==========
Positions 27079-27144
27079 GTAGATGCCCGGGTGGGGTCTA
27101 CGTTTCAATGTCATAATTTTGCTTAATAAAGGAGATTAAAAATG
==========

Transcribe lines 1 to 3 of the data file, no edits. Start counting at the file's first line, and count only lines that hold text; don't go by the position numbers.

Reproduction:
Positions 27079-27144
27079 GTAGATGCCCGGGTGGGGTCTA
27101 CGTTTCAATGTCATAATTTTGCTTAATAAAGGAGATTAAAAATG